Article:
Come have a peek inside and see what I made.. (hey, does that rhyme)?
I scoured and scoured the net for doorstop patterns that would peak my interest. I found some really cool ones and even some blogs that had some great lessons on how to make them, but I had a idea in mind and wanted to find something close to it or an actual pattern.
So, back in the 70’s early 80’s, they had these cute soda pop type dolls that became quite popular. I really wanted to make one, but just never found the time to do it. I had this in mind when I was looking for a pattern. I thought I’d be making an animal tho, not a Sunbonnet Sue doll.
It was great to find this pattern at Free Sewing.com. This image to the left is the image they show you on Free Sewing.com, mine looks about the same, but it is slightly different.
I am happy with it, but I found this pattern difficult to understand. So as a bonus today for anyone who would make this pattern in the future, I’ve also added some tips on what I did to create the pattern.
This is Sue, how do you like her?
For me, I added some additional ties in the sleeve area where it gathers, and the pocket on the apron is in the middle versus to the left of the doll. (Her right side).
I also didn’t use a glue gun in the areas where it wanted you to glue as I don’t have a glue gun here. I ordered it, but it’s not here yet. Actually, it turns out that I prefer this idea, as my “filling” is coca-cola, and my hubby will want to drink it at some point and I may want to wash the fabrics at some point to get the dust off, so I think it’s a good thing I won’t have to worry about trying to take apart some glue.
My apologies for any blurred images, I take 3-5 pictures of each thing, to try and avoid the blurriness I seem to get sometimes, and I know a few images didn’t make good on any of them here, so I chose the best I could to show.
Here are some tips on making this doll:
Quite a few of the pieces of this pattern require that you cut 4 pieces rather than 2. I use freezer paper to mark my patterns, then I add the name of the piece, and how many to cut. Sometimes there is additional info, such as dashed lines and I’ll either mark the dashes, or I’ll note where the dashed lines are.
When I created the ties for the big bow on the hat, I use a 60 degree angle on my ruler.
I folded the 2 1/2 inch strip right sides together as directed, I then lined up the angle on the ruler as shown below in the blurry photo.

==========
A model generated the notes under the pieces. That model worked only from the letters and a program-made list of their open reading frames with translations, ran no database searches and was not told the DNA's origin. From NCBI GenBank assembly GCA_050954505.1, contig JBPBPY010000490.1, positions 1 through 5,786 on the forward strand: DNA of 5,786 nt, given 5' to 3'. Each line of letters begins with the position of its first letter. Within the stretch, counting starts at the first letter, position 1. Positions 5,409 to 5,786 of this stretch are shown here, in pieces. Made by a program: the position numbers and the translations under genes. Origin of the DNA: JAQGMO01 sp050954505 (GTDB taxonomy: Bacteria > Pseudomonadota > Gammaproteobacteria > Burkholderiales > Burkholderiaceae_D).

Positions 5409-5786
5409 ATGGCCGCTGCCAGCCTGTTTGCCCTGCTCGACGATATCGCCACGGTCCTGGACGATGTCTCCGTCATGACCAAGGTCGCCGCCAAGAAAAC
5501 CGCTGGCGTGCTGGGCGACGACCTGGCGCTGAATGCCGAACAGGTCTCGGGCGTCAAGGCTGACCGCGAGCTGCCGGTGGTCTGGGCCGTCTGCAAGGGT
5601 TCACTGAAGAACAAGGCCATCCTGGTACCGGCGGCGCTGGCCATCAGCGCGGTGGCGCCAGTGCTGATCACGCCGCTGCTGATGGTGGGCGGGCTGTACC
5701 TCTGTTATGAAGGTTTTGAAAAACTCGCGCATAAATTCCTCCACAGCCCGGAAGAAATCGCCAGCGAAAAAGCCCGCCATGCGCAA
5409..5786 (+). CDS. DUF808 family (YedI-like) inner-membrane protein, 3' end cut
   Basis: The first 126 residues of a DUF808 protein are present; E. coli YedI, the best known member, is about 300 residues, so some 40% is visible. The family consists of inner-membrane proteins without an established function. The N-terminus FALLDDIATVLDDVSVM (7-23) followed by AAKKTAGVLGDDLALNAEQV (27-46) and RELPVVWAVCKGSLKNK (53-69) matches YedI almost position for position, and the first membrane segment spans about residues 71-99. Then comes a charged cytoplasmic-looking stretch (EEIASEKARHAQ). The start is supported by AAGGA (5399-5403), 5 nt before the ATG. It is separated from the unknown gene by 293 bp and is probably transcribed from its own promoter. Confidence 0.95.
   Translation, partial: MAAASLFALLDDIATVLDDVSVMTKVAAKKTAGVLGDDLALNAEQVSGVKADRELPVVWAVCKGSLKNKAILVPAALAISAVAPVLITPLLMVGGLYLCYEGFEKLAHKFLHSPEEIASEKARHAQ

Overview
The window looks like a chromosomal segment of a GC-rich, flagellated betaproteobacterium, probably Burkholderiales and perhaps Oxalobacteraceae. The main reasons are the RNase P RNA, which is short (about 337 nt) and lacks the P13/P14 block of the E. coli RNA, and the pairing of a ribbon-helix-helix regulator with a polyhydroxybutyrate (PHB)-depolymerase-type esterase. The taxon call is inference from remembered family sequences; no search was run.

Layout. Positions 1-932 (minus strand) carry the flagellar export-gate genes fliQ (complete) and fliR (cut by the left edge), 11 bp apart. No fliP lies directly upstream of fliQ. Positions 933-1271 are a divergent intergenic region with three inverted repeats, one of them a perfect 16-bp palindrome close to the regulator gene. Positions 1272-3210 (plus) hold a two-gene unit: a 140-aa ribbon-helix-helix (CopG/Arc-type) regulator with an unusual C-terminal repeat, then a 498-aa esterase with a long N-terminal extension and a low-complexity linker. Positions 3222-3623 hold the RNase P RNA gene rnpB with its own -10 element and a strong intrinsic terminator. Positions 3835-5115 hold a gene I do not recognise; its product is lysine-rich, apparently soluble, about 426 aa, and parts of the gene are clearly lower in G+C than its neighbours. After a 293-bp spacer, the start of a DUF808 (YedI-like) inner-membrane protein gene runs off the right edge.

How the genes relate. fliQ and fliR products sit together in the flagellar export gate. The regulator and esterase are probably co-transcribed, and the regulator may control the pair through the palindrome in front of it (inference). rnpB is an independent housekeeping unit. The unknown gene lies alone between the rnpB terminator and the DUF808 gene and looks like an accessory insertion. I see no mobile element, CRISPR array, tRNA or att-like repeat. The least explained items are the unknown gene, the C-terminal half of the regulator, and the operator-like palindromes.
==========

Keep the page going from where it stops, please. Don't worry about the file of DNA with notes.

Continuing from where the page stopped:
I then marked the line so when I sewed the tie together I’d have a line to follow for the angle.
When I did the opposite end, I lined it up with the ruler on the back side so that the ties would go opposite on the ends.
Curves are also on the bias of your fabric, and need special handling. We know from making binding via the bias method, that the stretch is part of working with the bias. It’s no different with curves and is probably the reason most people don’t like working with curves, they can be intimidating. When working with the collar of this doll, you are again working with a curve. You can help push the curve with the stitching, but I also recommend you slow down the stitching to get a nice curve. Until you feel comfy, stitch one or two stitches at a time until you feel comfortable making the curve. The same for when you come to the other curve, if you have the type of the machine where your foot lifts automatically upon the stopping of the stitching or you have a knee lift, make your turns every few stitches, or with every stop/start to handle the curve, this insures you get a proper curve verses stitching alot of stitches then trying to turn to meet the curves. It’s more likely you’ll end up with tiny points when turning if you don’t turn often with the lift of your foot. (I don’t mean the foot with your toes on it either, I do mean the sewing machine presser foot as shown in the above image).